Why does a surrogate and egg/sperm/embryo donor need their own independent attorney?

Independent Lawyers for the Intended Parents and Surrogate or Egg, Sperm, or Embryo Donor

In each United States surrogacy and egg/sperm/embryo donation matter, the intended parents have their own attorney in the United States to draft the applicable contract and handle other related matters such as filing parentage proceedings. Intended parents may also need an attorney in their home country to ensure that their parental rights are protected once they return home from the United States to their country with the baby.  It is best practice for the intended parents to pay for the surrogate and egg/sperm/embryo donor (as applicable) to have their own independent attorney as well.  One attorney should not be representing all parties involved due to any conflict of interest issues.

What does the surrogate or egg/sperm/embryo donor's attorney do?

The independent attorney for the surrogate or egg/sperm/embryo donor can assist with the review of the applicable contract being prepared by the intended parents' attorney. During a contract review with a surrogate or egg/sperm/embryo donor, the applicable party should have the opportunity to discuss the contract with their attorney and ask questions to ensure they are comfortable with the contract being signed. The attorney should also confirm that the terms properly reflect the parties intent. A surrogate may also need her own independent attorney during the parentage court proceedings (to be paid for by the intended parents) or to review pleadings further into the process before she signs them, depending on the applicable state law involved in the process. Additional documents may arise during the surrogacy process which may require the surrogate to retain her own attorney to review the documents with her before she signs them which is typically agreed to be paid for by the intended parents if the document relates to confirming the parental rights of the intended parents and furthering the terms of the parties contract.  Some contracts also allocate a certain amount of money to be set aside by the intended parents to assist the surrogate during the surrogacy process in case there is ever a question on the contract she needs to discuss with her attorney, or other issue the surrogate may need assistance with during the process.

Importance of Having Separate Lawyers and Best Practices

Some states, such as California, in fact require each party to have their own separate lawyers when entering into a surrogacy arrangement. In Florida, it is not a legal requirement for the parties to each have their own independent attorney but is a best practice to follow. Each party having their own independent attorney ensures that each party fully understands their rights and obligations of the contract they are about to enter into. Having independent lawyers also allows each applicable party to freely speak to their lawyer about concerns they may not feel comfortable speaking directly to the other party about. For example, an intended parent and surrogate may have discussed they are not going to require an escrow account to hold the funds for the surrogate in their initial preliminary discussions. A surrogate may not feel comfortable speaking up to the intended parents to ask for the use of an escrow account, or a surrogate may not understand the importance of having an escrow account until she consults with her own attorney about the importance of an escrow account. Each party having their own independent attorney ensure that the parties are properly counseled on the surrogacy and/or egg/sperm/embryo donation process to make sure best practices are followed and everyone is comfortable with their obligations and commitments. It is important to make sure that each party is represented by an attorney who is experienced with assisted reproductive technology since it is a very unique and specific area of law. Lawyers practicing in other areas of law should not represent the parties on a third party assisted reproductive technology ("ART") matter due to the special issues that arise in ART that may not arise in other areas of law. It is also important  to speak to your preferred attorney about whether they can assist with a particular matter based on the facts of the case as each state has different laws regarding surrogacy and egg/sperm/embryo donation and a party may need to select an attorney in a specific state based on the facts of the case, such as where the parties or fertility clinic are located.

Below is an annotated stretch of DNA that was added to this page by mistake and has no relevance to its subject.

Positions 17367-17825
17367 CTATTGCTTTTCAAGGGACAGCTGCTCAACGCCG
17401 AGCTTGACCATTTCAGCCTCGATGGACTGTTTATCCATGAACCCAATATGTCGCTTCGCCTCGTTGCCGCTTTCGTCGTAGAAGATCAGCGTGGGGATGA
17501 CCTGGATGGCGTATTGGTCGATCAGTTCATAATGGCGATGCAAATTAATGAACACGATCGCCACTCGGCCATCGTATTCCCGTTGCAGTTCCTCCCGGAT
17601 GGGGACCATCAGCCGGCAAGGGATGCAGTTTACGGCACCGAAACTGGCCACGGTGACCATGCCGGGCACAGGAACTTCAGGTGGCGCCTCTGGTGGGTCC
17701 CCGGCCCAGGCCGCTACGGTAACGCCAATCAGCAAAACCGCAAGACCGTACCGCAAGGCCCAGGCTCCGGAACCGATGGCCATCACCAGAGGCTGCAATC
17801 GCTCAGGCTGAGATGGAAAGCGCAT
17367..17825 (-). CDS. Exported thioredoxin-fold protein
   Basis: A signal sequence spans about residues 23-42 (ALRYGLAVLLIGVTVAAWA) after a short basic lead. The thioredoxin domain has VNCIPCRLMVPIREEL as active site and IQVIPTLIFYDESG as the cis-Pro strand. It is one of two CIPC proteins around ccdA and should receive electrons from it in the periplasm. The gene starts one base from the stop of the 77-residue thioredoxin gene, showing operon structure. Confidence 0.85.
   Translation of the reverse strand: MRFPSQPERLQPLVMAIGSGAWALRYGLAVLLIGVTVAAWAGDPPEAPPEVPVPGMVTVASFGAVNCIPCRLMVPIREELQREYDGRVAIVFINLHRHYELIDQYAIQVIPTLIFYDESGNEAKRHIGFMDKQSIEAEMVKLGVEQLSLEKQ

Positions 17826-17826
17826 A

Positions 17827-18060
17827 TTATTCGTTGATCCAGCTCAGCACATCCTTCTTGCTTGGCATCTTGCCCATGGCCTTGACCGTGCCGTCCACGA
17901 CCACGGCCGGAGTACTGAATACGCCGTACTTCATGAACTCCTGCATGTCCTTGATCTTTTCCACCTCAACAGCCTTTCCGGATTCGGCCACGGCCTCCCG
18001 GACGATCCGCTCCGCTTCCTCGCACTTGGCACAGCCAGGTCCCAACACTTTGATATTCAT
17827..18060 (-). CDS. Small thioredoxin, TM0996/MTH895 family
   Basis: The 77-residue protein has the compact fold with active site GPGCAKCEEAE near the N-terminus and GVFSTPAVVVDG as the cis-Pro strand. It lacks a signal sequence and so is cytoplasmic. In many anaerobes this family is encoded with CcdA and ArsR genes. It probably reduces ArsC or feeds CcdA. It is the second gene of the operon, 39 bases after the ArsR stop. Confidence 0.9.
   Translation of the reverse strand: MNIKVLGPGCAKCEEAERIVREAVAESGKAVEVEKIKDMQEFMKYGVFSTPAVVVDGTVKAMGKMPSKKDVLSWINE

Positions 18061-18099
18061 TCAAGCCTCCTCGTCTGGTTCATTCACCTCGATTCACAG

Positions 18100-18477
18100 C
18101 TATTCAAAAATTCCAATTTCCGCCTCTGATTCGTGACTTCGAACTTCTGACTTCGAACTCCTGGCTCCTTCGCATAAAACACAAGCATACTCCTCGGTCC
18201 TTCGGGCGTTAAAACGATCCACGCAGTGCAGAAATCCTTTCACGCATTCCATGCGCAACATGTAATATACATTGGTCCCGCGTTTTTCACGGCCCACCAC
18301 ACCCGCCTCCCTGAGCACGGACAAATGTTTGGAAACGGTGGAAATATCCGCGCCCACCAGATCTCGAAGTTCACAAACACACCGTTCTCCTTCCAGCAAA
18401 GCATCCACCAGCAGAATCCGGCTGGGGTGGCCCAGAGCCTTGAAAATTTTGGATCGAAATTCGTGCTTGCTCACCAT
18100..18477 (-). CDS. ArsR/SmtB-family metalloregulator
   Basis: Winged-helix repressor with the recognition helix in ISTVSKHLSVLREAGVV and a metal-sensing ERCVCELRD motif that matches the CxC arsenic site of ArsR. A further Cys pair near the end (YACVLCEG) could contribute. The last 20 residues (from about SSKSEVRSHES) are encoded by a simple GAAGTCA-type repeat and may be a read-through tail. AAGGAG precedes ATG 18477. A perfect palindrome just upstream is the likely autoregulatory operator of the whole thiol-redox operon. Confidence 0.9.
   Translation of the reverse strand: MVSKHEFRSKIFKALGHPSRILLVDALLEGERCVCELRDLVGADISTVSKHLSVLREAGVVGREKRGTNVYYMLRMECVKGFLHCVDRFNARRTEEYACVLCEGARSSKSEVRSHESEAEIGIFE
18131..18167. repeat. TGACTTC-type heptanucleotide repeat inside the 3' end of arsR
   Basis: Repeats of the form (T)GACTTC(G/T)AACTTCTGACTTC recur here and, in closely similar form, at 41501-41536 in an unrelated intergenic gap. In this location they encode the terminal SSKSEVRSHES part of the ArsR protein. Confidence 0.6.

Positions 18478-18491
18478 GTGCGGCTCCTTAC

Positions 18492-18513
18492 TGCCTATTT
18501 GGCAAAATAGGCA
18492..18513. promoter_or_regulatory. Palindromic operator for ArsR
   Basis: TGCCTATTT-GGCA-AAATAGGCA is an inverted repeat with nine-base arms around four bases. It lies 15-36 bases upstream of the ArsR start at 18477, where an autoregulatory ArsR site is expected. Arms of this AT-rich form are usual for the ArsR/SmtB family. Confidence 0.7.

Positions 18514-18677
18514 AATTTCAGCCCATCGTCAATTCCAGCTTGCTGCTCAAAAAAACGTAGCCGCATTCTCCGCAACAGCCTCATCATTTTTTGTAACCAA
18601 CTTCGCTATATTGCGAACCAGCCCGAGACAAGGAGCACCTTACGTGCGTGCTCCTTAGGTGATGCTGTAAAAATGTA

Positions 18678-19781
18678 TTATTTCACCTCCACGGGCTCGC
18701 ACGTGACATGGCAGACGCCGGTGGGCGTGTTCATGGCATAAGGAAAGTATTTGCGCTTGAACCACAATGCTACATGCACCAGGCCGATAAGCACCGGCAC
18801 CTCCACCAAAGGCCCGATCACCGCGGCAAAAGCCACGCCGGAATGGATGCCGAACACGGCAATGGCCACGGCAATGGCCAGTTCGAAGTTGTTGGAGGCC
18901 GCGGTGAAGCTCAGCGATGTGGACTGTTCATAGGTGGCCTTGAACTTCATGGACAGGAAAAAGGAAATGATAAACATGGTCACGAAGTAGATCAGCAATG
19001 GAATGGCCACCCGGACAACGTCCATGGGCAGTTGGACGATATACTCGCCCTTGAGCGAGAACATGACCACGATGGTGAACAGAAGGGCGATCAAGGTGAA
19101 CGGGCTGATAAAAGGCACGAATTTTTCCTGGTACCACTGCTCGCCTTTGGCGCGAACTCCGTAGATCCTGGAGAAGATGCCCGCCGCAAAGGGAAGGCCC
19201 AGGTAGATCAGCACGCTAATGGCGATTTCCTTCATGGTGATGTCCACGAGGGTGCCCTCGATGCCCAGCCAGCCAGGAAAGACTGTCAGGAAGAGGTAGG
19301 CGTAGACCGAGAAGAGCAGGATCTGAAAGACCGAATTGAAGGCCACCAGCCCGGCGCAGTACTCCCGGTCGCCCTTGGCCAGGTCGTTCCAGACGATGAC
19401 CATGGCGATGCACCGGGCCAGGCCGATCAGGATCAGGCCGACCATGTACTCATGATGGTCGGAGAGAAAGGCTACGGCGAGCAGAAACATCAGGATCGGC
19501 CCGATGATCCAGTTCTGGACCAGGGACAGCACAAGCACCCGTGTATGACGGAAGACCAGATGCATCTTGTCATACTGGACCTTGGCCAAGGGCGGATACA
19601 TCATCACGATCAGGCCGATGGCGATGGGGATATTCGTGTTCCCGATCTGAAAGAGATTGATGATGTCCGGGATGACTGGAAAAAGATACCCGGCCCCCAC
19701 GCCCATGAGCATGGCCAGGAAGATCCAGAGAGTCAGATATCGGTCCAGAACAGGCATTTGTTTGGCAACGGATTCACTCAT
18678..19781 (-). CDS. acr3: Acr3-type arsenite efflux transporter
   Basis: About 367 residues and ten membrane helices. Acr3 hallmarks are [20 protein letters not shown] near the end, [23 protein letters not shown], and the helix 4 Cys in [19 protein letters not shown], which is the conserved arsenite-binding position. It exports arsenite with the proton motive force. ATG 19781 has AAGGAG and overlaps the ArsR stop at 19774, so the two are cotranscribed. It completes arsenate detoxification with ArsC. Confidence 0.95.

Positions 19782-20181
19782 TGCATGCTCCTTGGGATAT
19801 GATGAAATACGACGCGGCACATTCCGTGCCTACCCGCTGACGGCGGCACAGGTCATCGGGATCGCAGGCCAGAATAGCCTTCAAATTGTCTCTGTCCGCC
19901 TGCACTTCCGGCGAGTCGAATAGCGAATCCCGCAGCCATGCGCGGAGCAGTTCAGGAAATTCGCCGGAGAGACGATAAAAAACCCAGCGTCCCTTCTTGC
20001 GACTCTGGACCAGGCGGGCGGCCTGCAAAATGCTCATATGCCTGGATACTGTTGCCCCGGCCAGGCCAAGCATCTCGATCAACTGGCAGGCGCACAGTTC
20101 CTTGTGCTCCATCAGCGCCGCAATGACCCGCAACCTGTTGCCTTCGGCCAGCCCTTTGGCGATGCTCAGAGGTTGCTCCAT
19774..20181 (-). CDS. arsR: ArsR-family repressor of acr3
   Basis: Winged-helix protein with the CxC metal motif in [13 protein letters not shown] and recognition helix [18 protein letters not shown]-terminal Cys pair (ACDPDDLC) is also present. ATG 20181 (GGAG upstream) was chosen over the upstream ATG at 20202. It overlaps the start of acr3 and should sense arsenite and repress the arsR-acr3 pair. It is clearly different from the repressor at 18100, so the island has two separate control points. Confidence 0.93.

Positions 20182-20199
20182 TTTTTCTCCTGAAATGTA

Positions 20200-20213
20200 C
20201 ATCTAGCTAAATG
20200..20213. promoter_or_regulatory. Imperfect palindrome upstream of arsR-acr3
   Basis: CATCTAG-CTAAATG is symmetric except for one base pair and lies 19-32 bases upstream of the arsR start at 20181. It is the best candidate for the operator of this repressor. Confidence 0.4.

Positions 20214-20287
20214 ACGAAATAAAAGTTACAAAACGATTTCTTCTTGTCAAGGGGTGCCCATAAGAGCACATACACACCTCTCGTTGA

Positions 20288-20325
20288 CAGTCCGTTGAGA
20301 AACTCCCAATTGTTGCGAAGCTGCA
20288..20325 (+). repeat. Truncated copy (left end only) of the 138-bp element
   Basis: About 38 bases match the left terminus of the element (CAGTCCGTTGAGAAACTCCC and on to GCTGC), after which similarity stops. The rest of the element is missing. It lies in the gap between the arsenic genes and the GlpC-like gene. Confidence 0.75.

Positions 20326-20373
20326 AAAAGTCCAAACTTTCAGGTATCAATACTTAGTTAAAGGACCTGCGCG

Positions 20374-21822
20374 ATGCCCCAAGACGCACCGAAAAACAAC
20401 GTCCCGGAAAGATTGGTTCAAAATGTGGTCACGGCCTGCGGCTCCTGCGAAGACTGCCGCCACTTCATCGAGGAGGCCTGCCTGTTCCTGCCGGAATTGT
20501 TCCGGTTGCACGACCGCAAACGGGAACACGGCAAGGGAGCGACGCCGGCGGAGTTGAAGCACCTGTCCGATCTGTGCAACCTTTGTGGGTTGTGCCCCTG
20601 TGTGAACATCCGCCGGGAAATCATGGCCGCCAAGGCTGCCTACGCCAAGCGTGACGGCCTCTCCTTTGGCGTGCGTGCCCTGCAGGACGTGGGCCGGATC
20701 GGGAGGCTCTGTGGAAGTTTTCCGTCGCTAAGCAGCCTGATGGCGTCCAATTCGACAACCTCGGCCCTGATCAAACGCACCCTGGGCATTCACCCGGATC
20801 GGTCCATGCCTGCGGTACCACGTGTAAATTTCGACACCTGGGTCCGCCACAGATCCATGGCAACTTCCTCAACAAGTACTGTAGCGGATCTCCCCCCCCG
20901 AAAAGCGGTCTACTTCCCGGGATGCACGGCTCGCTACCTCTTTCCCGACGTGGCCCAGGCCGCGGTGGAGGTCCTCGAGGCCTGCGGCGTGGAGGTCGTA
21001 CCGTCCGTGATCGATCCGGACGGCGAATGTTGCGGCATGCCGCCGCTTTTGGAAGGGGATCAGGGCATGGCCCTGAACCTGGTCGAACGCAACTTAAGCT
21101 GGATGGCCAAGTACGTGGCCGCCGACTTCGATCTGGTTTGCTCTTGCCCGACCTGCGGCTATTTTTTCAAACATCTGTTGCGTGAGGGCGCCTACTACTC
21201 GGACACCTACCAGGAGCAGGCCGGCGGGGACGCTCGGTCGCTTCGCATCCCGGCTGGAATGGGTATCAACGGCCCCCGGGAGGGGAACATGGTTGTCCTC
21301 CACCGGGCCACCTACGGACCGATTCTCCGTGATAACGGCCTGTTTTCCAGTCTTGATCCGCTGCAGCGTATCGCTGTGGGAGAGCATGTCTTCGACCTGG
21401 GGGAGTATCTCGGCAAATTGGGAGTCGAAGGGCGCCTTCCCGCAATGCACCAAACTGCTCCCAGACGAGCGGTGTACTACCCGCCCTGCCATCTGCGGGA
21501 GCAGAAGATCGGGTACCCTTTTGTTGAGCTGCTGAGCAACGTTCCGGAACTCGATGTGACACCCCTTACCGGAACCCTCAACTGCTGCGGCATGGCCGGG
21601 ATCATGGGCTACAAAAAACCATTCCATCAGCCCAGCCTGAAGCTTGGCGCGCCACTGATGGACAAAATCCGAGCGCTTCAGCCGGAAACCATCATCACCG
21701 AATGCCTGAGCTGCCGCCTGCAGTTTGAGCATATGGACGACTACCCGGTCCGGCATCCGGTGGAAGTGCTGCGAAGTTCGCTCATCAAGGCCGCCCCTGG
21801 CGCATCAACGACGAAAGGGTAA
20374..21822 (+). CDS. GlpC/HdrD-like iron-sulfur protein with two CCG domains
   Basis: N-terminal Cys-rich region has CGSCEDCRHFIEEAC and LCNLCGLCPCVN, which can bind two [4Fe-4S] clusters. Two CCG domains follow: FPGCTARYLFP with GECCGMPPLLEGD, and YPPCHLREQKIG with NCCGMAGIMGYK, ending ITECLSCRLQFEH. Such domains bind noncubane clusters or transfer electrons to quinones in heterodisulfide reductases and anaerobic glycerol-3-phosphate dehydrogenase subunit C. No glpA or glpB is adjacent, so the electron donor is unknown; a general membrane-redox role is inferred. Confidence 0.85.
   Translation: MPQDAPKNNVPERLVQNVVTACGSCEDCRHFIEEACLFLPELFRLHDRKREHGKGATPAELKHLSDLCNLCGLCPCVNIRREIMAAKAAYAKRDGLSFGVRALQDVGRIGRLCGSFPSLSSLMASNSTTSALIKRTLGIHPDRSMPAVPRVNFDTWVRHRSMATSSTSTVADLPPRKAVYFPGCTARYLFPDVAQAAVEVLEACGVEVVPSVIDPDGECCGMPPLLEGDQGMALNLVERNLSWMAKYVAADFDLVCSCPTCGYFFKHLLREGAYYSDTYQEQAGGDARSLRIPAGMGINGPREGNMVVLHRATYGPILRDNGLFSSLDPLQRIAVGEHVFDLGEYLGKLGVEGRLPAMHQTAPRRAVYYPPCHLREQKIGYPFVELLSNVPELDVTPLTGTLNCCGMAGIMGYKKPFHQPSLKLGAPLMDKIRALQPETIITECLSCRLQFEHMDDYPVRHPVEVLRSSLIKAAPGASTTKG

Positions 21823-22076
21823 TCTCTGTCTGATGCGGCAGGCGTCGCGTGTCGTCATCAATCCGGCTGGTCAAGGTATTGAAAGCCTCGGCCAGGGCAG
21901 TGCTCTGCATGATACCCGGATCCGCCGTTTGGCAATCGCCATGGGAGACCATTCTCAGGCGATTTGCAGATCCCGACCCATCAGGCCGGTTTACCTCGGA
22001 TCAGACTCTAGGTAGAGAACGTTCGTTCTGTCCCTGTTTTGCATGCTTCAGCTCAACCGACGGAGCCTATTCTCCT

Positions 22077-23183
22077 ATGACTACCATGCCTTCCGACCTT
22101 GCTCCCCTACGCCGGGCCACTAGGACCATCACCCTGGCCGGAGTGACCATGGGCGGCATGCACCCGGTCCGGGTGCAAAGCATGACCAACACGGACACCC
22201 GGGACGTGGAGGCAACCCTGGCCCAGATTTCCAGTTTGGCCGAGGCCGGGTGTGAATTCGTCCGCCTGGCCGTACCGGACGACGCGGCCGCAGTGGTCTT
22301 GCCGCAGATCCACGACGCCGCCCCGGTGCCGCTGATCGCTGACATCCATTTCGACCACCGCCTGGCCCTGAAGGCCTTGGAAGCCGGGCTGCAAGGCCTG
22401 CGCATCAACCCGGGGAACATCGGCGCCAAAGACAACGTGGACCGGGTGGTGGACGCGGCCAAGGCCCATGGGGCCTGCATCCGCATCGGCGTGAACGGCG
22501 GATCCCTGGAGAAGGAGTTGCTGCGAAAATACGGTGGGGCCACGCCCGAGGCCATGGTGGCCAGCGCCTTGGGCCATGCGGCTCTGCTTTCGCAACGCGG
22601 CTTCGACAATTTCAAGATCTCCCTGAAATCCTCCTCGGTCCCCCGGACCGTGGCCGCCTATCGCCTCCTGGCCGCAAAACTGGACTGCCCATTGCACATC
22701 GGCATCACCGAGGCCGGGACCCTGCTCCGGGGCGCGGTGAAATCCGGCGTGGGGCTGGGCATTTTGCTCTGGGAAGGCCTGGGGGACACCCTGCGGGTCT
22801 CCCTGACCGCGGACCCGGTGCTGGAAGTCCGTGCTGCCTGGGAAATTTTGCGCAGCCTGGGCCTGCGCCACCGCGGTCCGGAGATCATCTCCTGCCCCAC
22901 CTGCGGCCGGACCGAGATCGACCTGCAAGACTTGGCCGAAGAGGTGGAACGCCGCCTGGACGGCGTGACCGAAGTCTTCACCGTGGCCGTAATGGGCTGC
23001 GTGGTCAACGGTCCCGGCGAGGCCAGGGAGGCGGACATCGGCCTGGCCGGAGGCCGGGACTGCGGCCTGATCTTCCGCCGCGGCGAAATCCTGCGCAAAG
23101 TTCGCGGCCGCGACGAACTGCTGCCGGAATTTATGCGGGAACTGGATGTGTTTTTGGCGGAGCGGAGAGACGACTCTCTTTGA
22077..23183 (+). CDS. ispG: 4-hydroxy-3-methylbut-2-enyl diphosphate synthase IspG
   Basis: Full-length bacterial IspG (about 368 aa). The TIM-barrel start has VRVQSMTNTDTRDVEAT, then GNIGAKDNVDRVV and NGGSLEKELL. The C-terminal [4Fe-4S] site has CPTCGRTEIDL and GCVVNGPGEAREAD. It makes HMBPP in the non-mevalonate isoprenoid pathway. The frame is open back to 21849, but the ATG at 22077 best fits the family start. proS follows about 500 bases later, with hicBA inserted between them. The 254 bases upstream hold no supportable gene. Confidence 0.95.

ASRM Guidelines on Separate Lawyers for Surrogacy

Pursuant to the American Society for Reproductive Medicine's ("ASRM") guidelines titled, "Consideration of the gestational carrier: an Ethics Committee opinion", the ASRM establishes the best practice of a surrogate having her own independent attorney in the contract process:
"...compels the Committee to emphasize that carriers must have independent legal counsel whose duty of care is to the gestational carrier alone. Because of potential conflict of interests of the parties involved in carrier arrangements and the potentially intensely emotional nature of the process, access to such independent advice is crucial. To protect against attorney conflict of interest, the gestational carrier must be free to choose her own counsel with the appropriate level of skill and licensure. Costs of such counsel should not be borne by the gestational carrier, though she should not be prohibited from funding her own legal representation should she so choose"